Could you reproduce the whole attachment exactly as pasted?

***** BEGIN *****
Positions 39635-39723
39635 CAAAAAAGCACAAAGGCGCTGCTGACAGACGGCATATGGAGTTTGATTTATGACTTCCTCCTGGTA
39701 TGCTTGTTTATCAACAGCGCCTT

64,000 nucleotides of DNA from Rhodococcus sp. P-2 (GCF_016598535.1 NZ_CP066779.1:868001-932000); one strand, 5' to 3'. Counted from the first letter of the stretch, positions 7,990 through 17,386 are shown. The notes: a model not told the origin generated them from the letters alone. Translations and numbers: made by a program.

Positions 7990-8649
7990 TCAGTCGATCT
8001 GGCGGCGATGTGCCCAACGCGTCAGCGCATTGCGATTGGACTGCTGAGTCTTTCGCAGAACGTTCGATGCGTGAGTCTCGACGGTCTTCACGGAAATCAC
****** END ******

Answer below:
Positions 39635-39723
39635 CAAAAAAGCACAAAGGCGCTGCTGACAGACGGCATATGGAGTTTGATTTATGACTTCCTCCTGGTA
39701 TGCTTGTTTATCAACAGCGCCTT

64,000 nucleotides of DNA from Rhodococcus sp. P-2 (GCF_016598535.1 NZ_CP066779.1:868001-932000); one strand, 5' to 3'. Counted from the first letter of the stretch, positions 7,990 through 17,386 are shown. The notes: a model not told the origin generated them from the letters alone. Translations and numbers: made by a program.

Positions 7990-8649
7990 TCAGTCGATCT
8001 GGCGGCGATGTGCCCAACGCGTCAGCGCATTGCGATTGGACTGCTGAGTCTTTCGCAGAACGTTCGATGCGTGAGTCTCGACGGTCTTCACGGAAATCAC